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A study on various factors affecting family planning practices among eligible couples in urban slums of municipal corporation area in Jamnagar, Gujarat, India

Hetal T Koringa, Krupal J Joshi, Jitesh P Mehta.

Background: Nowadays, even though increased facilities are being provided for family planning program in all the sections of the society, the factors such as age at marriage, education, economic status, religion, and number of living children prevail, which play an important role in adopting it.

Objective: To understand the various factors affecting family planning practices among eligible couples in urban slums—an underprivileged indigenous community in Jamnagar, Gujarat.

Materials and Methods: In this study, 450 women of reproductive age (15–49 years) residing in urban slum areas were interviewed, and slum areas of the city were selected by using the 30 cluster sampling technique. The association between the variables was assessed by using X2-test, and analysis was done by the use of SPSS software, version 17, and Microsoft Excel, 2013.

Result: Majority of the women (95.11%) were aware about contraceptive methods. Effective couple protection rate in this study was found to be 66.44%, which is higher than the Gujarat state figure [i.e., 56.5% (NFHS-III)]. Among both modern and traditional methods, female sterilization ranked first. Of the total subjects, 35.79% of women had preferred this method—almost similar to the Gujarat state figure. On the other hand, the prevalence of male sterilization methods was comparatively higher than that of the state level. The acceptance rate of contraceptives was higher among women aged ≥30 years and high literacy status of women, while nonacceptance rate of contraceptives was found much higher among women who had a low socioeconomic status and more number of children. Major sources of information about family planning were health worker (68.88%), husband (68.46%), television (42.06%), and doctor/health worker (35.75%). The leading motivators for family planning in women were health professionals in 66.89% women.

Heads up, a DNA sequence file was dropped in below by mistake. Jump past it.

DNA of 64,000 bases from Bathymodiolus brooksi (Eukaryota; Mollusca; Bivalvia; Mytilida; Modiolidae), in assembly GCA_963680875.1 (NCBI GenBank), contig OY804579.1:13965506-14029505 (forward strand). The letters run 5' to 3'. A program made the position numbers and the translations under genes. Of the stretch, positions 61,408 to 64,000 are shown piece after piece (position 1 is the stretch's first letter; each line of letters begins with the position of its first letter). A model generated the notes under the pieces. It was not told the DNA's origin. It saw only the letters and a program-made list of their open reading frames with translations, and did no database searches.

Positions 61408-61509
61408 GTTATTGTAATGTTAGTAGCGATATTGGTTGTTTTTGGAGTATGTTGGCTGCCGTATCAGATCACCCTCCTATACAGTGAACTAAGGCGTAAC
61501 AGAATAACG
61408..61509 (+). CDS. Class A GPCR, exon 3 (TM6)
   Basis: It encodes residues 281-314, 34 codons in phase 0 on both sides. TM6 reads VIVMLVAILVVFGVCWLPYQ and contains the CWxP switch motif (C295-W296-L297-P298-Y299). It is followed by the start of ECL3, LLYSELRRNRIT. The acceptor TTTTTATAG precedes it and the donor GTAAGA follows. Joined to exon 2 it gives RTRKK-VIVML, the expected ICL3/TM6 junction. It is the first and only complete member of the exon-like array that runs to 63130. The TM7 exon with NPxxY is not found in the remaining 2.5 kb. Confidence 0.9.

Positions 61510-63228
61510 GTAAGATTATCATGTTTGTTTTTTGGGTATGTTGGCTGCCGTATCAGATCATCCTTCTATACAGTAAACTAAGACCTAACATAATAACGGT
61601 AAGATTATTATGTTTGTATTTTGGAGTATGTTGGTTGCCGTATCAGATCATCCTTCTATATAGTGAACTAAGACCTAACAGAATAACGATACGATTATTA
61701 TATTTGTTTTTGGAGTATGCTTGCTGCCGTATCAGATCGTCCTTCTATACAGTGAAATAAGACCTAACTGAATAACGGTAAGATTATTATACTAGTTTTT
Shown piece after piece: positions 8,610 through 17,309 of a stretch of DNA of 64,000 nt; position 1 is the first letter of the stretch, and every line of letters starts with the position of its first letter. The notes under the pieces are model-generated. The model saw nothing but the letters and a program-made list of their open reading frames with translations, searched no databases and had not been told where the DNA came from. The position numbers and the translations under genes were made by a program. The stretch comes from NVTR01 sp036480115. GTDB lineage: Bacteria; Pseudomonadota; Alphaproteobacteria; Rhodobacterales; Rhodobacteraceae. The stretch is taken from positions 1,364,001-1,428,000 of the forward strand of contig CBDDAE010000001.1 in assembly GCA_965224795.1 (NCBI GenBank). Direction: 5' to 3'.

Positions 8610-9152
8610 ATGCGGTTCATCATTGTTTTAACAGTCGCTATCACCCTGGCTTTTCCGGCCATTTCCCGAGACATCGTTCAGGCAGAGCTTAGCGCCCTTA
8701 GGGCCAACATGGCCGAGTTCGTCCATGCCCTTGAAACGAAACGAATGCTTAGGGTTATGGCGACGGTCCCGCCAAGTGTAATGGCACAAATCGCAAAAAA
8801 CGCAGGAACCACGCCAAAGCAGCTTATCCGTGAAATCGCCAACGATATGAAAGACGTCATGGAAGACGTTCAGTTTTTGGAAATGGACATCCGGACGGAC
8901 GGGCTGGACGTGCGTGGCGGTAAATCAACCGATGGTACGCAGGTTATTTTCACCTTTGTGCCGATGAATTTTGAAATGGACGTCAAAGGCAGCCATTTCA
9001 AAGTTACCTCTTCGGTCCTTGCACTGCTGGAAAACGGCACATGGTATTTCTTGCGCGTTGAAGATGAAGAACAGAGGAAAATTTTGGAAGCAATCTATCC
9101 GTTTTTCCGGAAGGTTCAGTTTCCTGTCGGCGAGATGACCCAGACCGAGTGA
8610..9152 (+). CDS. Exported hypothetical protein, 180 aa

Conclusion: This study highlights the need for a constant interaction of health functionaries with the eligible couple for boosting family planning program. All the efforts to strengthen and raise the female literacy should be done such as strengthening behavior change communication (BCC) activities within health department and nonhealth department; improving knowledge, attitude, and practice in the community toward family planning practices.

Key words: Eligible couple, family planning, urban slum

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Journal of Complementary Medicine Research


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